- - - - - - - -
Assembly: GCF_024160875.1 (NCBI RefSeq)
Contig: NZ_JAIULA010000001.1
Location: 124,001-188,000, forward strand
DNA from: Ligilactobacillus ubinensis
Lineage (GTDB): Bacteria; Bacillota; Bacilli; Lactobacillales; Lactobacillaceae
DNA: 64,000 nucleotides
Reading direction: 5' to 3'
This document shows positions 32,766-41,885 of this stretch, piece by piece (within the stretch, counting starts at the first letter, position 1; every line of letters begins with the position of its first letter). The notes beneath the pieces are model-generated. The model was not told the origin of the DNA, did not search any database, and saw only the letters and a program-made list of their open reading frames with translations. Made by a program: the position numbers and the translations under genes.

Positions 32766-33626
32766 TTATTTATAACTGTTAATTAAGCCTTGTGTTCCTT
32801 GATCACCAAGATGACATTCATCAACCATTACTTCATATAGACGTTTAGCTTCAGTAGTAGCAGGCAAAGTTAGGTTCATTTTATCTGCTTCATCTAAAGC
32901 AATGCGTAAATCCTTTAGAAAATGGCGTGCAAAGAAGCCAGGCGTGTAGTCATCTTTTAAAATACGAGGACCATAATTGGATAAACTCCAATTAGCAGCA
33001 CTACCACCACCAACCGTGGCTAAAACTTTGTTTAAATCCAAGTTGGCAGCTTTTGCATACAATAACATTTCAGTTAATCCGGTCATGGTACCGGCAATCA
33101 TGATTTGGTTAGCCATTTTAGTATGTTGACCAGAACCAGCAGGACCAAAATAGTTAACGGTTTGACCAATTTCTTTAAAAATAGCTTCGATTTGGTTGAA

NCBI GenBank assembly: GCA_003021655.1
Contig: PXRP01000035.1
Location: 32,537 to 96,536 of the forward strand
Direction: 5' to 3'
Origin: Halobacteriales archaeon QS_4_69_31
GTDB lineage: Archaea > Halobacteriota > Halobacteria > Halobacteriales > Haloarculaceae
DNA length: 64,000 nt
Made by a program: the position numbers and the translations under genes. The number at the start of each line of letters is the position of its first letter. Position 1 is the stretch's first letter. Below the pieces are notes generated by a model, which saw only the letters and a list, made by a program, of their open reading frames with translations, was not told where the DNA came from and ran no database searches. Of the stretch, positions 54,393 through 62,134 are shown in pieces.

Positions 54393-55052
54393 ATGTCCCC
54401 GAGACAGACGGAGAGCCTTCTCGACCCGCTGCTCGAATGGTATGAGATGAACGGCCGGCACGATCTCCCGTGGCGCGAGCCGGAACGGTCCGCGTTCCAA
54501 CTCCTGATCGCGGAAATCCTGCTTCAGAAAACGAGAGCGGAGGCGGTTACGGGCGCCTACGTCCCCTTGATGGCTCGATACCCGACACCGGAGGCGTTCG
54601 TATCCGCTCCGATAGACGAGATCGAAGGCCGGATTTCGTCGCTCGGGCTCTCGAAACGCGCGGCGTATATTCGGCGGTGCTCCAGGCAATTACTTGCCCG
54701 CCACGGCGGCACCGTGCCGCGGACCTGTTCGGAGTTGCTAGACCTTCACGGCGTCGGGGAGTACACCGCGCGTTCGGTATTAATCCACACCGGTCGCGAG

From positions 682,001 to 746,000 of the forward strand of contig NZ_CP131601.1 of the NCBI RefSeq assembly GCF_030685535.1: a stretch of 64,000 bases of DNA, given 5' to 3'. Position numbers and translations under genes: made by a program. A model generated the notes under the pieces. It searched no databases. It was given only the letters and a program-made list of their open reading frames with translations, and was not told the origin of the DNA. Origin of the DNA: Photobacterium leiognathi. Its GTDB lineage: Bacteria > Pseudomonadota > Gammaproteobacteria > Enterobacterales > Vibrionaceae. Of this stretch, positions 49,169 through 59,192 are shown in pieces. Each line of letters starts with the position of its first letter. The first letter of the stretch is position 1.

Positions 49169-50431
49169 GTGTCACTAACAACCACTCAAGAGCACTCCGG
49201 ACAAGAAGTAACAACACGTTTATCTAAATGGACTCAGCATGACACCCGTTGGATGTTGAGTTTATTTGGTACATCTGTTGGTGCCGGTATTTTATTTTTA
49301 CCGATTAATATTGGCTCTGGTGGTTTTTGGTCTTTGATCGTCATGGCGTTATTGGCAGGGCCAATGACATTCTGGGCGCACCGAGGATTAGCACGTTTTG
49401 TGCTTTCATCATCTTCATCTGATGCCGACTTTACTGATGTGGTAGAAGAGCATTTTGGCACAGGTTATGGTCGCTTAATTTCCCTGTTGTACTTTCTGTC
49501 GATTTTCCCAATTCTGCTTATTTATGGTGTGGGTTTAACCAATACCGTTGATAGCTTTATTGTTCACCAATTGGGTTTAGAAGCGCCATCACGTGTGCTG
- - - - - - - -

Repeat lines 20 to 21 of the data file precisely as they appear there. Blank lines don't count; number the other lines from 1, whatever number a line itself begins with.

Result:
GTDB lineage: Archaea > Halobacteriota > Halobacteria > Halobacteriales > Haloarculaceae
DNA length: 64,000 nt